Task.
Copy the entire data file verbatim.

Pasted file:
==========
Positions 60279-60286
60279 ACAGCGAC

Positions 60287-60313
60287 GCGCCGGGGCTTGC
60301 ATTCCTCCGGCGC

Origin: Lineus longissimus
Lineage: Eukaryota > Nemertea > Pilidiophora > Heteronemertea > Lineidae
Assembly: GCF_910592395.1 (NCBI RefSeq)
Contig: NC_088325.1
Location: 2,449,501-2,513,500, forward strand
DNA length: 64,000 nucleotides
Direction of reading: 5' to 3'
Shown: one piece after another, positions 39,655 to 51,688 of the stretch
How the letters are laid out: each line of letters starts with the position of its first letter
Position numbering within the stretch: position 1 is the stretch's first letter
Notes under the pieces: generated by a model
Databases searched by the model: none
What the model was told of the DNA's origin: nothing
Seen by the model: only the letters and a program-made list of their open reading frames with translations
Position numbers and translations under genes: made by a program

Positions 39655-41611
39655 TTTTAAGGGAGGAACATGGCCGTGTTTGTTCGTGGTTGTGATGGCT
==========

Positions 60279-60286
60279 ACAGCGAC

Positions 60287-60313
60287 GCGCCGGGGCTTGC
60301 ATTCCTCCGGCGC

Origin: Lineus longissimus
Lineage: Eukaryota > Nemertea > Pilidiophora > Heteronemertea > Lineidae
Assembly: GCF_910592395.1 (NCBI RefSeq)
Contig: NC_088325.1
Location: 2,449,501-2,513,500, forward strand
DNA length: 64,000 nucleotides
Direction of reading: 5' to 3'
Shown: one piece after another, positions 39,655 to 51,688 of the stretch
How the letters are laid out: each line of letters starts with the position of its first letter
Position numbering within the stretch: position 1 is the stretch's first letter
Notes under the pieces: generated by a model
Databases searched by the model: none
What the model was told of the DNA's origin: nothing
Seen by the model: only the letters and a program-made list of their open reading frames with translations
Position numbers and translations under genes: made by a program

Positions 39655-41611
39655 TTTTAAGGGAGGAACATGGCCGTGTTTGTTCGTGGTTGTGATGGCT